During a rushed and hushed pow-wow while Fake Locke/Smoke Monster/Man in Black is off talking with Jack, Sawyer fills Hurley in on his plans to escape Fake Locke and get off the island. Hurley asks if they’re going to tell Sun about those plans, and Sawyer indicates Kate is already taking care of that.This scene is from “The Last Recruit,” one of the final episodes left in the story that is Lost. It was a rapidly paced episode that reminded me of a chessboard approaching endgame, when after eons of strategic preparation pieces are now flying around and off the board in preparation for the inevitable showdown. Among other things, we continue to watch battle lines being drawn and sides being taken at a heart-racing pace. What I love about this scene, however, is the challenge to consider how we choose those lines in our own lives and how those lines affect the way we approach the people around us—and the role of stories in all of that.
Hurley: What about Sayid?
Sawyer looks over at Sayid, who’s sitting by himself, his eyes blank and, well, souless.
Sawyer: Sayid ain’t invited. He’s gone over the Dark Side.
Hurley: Yeah, but you can always bring people back from the Dark Side. I mean, Anakin—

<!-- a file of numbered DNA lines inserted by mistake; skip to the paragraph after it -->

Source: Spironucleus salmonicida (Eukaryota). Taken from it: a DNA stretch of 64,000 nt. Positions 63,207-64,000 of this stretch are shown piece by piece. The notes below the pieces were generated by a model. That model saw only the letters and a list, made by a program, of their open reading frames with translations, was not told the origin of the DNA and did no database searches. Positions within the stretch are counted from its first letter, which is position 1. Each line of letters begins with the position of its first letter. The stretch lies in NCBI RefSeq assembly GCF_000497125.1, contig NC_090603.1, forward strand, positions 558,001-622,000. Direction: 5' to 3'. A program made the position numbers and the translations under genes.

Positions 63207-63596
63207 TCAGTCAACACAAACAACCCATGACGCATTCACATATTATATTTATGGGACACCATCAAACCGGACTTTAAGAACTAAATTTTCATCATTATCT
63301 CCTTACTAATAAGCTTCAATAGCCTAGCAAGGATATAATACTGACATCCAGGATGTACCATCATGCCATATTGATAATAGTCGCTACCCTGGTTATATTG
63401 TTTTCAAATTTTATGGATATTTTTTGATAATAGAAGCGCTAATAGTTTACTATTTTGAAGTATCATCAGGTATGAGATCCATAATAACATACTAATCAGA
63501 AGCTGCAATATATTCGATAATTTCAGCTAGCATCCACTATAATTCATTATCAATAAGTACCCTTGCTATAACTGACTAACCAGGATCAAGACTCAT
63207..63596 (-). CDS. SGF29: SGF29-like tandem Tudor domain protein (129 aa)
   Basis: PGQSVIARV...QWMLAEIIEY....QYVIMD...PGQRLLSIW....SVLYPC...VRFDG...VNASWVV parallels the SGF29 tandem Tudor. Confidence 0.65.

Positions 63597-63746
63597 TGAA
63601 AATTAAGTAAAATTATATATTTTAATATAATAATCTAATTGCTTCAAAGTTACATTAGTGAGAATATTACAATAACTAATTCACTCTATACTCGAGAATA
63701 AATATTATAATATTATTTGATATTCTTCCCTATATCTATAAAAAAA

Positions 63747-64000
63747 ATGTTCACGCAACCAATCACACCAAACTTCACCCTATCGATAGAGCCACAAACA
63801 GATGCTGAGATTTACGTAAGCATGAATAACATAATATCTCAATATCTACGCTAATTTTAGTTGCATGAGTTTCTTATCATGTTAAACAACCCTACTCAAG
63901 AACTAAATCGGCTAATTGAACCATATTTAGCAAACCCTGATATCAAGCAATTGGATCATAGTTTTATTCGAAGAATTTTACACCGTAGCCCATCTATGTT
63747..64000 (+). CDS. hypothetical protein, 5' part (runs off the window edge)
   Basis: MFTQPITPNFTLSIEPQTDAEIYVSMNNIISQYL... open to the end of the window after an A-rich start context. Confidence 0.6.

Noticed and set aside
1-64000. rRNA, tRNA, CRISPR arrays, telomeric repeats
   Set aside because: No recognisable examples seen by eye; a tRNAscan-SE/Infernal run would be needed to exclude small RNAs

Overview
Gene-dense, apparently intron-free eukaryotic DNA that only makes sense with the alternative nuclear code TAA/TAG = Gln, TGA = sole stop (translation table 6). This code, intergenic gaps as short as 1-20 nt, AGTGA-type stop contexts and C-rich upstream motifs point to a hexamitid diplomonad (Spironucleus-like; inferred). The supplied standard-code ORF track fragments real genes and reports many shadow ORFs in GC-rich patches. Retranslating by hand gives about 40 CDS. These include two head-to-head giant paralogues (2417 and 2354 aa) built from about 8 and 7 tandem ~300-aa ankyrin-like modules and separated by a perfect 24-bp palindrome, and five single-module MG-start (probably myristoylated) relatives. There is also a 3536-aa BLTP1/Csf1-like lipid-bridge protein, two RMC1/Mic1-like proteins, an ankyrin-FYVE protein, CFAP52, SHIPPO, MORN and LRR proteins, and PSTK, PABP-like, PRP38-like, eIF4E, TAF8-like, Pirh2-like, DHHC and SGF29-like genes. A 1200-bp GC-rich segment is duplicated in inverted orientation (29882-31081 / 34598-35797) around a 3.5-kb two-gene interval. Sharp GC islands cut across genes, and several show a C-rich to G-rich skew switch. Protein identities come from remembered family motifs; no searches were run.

Sawyer looks at Hurley likes he’s crazy.
Sawyer: Who the hell’s Anakin?
I find Sawyer’s use of the Star Wars' “Dark Side” as a metaphor in referencing Sayid an interesting choice by the writers—and one that fits with many of the other images and metaphors used in the series (black and white stones, scales, backgammon pieces, the colors Jacob and Man in Black chose to wear, etc.). This isn’t the first time Star Wars has been mentioned by a character, and its intentional use by the writers invites us to consider how the Star Wars narrative comments on and potentially deepens our understanding of the Lost story. Indeed, the two stories share similarities. In particular, I am struck by similar themes of good versus evil on cosmic as well as personal scales and the power of and relationship between redemption and sacrifice. And Lost, like Star Wars, thought-provokingly posits that redemption is available even for the most lost of people; consider Ben Linus, for example.
The interjection of the Star Wars narrative into Lost also invites us to consider the characters who reference it. In the above scene, Sawyer and Hurley’s use and knowledge of the narrative is very different—and that may tell us something about who they are and why they do what they do.